But, though the Church must take care of a certain amount of necessary practical matters of business, the Church is not a business. We are not here to earn a profit (and thank God, because we would be failures if we had to be judged by the criteria of the marketplace).  And, the work of the clergy is to serve as shepherds, and so carry on the work of Jesus himself.  It is to care for God’s people, not to devour them, and not to abandon them in the face of danger, like the hireling who sees the wolf coming, and flees.
Some men receive Holy Orders and become hirelings; and, if they are not hirelings for money, they may be hirelings for something else.  I see, sometimes, young men who were ordained much too early, and who imagine that the priesthood will give them respect from others. They love the title, they love the vestments, and, they remind me all too often of the words of Jesus, about the Pharisees who loved greetings in the marketplaces, and to be called of men, Rabbi. 1 Well, if they stick long enough, they find the cross that they cannot get around. That is when they find out if they were ordained for the right reason.
Look at the closing words of today’s Gospel: “And other sheep I have, which are not of this fold: them also I must bring, and they shall hear my voice; and there shall be one flock, and one shepherd.” I have no doubt that this speaks mainly about the inclusion of the Gentiles, the grafting in of non-Jews to the cultivated olive tree of Israel, and began to be fulfilled when St. Peter went to the House of Cornelius to see Pentecost repeated and the Holy Spirit poured out on Gentiles. But, it is also right for us to see that, even today, there remain yet other sheep, not of this fold, who need to be brought in. The work is far from over, and each of you may have a share of that work. Because “you are the Body of Christ and members in particular 2,” each endowed with special gifts for ministry by the Holy Spirit, you are called to share in the work of bringing those other sheep in. And, that is a win-win proposition. It is good for us, and good for them, indeed, a lifeline sent out to them whether, at first, they realize it or not.
If we are to work in God’s field with all the mess sheep bring, and the dangers presented by the wolf, we need not worry about finding the cross. It always finds us if we are faithful to Christ. It will be there; that I can promise each of you. The cross, in some form or other, is all that the fallen sinful world has for true servants of Jesus Christ. Not honor, respect or esteem; the cross. So, you don’t need to go looking for the cross, because the world is quite aggressive in providing it. Like the Son of God, who endured the cross, and esteemed as nothing the shame of the cross, for the joy set before him, 3 may each of you have grace to endure, to hope, and to follow in his footsteps. The suffering is but for a moment, that is, brief: But the joy is eternal.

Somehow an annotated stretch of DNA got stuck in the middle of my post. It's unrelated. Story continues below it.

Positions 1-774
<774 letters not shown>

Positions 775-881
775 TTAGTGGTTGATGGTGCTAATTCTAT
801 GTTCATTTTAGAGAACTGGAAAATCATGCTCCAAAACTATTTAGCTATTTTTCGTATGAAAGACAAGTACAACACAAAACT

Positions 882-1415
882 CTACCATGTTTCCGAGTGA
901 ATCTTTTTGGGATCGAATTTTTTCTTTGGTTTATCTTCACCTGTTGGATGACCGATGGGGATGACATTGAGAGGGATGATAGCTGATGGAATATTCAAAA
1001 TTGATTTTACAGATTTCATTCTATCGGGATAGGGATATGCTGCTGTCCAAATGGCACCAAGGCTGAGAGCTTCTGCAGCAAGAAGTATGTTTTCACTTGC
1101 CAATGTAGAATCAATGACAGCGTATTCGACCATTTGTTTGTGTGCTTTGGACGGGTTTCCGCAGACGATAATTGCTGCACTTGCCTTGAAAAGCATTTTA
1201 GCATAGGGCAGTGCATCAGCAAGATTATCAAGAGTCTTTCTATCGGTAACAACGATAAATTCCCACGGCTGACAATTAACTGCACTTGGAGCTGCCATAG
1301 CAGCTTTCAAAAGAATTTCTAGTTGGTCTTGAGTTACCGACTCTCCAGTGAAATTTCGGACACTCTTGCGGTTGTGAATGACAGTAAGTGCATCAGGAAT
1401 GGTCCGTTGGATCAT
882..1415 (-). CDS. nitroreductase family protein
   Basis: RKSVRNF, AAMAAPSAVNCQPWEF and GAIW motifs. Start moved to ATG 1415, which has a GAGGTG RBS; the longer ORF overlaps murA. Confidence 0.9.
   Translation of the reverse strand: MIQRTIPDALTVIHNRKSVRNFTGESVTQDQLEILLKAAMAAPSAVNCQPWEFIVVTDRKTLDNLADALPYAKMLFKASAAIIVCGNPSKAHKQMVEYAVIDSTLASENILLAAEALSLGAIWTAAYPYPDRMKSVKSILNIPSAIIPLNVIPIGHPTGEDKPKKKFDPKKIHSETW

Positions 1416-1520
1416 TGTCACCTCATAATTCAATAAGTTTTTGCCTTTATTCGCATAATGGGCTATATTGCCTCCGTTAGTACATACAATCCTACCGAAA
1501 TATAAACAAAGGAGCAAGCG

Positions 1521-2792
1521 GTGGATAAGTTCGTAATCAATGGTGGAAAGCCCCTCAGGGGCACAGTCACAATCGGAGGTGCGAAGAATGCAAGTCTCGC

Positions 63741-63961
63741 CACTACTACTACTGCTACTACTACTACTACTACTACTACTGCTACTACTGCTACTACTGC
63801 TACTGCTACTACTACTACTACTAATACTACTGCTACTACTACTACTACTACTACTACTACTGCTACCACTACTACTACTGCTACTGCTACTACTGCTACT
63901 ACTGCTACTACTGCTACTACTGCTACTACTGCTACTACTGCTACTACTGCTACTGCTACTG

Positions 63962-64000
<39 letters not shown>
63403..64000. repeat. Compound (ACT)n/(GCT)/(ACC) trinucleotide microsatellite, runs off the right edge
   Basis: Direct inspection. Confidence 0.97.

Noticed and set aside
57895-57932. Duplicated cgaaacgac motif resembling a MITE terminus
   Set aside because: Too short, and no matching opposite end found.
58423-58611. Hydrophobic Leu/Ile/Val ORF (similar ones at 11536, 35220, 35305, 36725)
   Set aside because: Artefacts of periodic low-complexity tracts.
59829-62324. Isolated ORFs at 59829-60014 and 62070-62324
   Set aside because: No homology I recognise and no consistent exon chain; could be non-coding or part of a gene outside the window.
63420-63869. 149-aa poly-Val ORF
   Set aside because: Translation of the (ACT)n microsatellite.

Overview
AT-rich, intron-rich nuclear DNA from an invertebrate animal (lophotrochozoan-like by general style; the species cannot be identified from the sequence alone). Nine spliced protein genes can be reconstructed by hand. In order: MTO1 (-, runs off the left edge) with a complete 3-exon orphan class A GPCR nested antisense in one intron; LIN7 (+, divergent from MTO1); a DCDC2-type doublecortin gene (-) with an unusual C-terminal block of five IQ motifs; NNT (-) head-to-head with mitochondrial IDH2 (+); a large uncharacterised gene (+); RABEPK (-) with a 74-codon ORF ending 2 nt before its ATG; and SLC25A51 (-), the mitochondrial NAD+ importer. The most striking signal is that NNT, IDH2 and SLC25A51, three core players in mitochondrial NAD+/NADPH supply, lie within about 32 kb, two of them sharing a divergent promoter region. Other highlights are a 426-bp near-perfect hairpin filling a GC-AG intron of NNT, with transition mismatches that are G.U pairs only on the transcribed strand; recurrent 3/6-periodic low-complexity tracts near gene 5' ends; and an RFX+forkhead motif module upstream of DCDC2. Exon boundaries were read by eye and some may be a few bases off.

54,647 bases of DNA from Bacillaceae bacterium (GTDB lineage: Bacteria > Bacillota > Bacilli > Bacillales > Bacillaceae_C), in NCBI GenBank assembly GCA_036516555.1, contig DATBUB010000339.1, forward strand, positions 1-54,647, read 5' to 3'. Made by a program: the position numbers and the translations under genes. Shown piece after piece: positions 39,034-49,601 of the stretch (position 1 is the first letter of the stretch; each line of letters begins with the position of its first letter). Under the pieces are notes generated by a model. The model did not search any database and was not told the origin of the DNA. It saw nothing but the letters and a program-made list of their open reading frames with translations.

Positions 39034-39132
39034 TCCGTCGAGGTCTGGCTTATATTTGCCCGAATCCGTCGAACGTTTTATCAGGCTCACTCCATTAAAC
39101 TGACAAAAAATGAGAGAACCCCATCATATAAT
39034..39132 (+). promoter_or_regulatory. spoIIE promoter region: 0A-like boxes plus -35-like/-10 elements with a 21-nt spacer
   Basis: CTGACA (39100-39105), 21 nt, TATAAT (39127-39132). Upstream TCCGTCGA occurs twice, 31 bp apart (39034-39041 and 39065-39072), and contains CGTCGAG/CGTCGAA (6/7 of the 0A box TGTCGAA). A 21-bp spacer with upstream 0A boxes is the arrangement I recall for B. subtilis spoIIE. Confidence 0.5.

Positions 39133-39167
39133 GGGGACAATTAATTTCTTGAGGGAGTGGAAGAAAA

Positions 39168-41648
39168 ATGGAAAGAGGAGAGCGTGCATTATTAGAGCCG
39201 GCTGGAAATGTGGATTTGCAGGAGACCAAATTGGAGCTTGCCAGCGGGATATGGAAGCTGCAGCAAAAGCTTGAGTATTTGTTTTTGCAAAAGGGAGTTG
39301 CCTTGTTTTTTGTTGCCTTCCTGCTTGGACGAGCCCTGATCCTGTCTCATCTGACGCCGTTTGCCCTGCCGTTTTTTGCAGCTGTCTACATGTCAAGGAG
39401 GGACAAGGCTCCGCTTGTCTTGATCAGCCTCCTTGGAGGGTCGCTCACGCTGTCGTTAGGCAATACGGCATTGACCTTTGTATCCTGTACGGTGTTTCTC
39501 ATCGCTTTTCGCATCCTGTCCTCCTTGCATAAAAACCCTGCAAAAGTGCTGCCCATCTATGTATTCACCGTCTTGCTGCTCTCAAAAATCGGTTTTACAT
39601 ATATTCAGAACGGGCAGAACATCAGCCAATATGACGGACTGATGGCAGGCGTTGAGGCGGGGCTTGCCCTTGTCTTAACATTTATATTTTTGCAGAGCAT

On his cross, the Good shepherd died for us; and by his cross he showed to us how to follow him on the path of life.
1. Matt. 23:7
2. I Cor. 12:27
3. Heb. 12:2

More persecution in Egypt

"Egypt’s Coptic Christians frequently accuse state security, police, and the military of overlooking Muslim attacks on Christians and their places of worship, especially monasteries and churches. The Western mainstream media often ignores these accusations, or mentions them in passing as 'unsubstantiated reports.' Last weekend’s assault on the St. Mark Cathedral — unprecedented in significance — was no different, except for the fact that there are many pictures demonstrating governmental complicity."

You can read more by clicking here.

Monday, April 08, 2013

Annunciation of the Blessed Virgin Mary

To read a sermon for the Feast of the Annunciation, click the picture above.

Saturday, April 06, 2013

First Sunday after Easter

(originally posted in 2007)
I John 5:4-12 * John 20:19-23
And this is the record, that God hath given to us eternal life, and this life is in his Son. He that hath the Son hath life; and he that hath not the Son of God hath not life.

At the beginning of Saint John’s First Epistle we see a connection between the fellowship that the Apostles had with Jesus Christ during the years in which they followed Him from town to town, the relationship they maintained with Him after His resurrection, and the gifts of the Holy Spirit that began to be manifested on the day of Pentecost. Among those charismatic realities we are given the sacraments. This continued fellowship with the Risen Christ is, in a sense, Part II of the Incarnation. It is the Incarnation as it continues to affect the fallen world through His Body the Church, from which the Lord is never absent. He is its chief member, the Head of the Body.

So now, hear these opening words from that Epistle:

That which was from the beginning, which we have heard, which we have seen with our eyes, which we have looked upon, and our hands have handled, of the Word of life; (For the life was manifested, and we have seen it, and bear witness, and shew unto you that eternal life, which was with the Father, and was manifested unto us;) That which we have seen and heard declare we unto you, that ye also may have fellowship with us: and truly our fellowship is with the Father, and with his Son Jesus Christ. And these things write we unto you, that your joy may be full.

We should think together about how this brings us to the words in the fifth chapter that we have read this day, especially, “He that hath the Son hath life; and he that hath not the Son of God hath not life.” We should reflect on the charismatic reality and power of God in His Church, and of how we remain in that blessed fellowship. We should reflect on how the hands of the apostles handled the Risen Lord, and how their eyes saw Him, and how we continue in that fellowship. We should reflect upon the reality of His Presence when we partake of the Blessed Sacrament, when our eyes see and our hands handle the Word of Life even here and now. All of this is part of having fellowship with the Apostles, and in that fellowship, fellowship with God the Father and His Son Jesus Christ, that our joy may be full.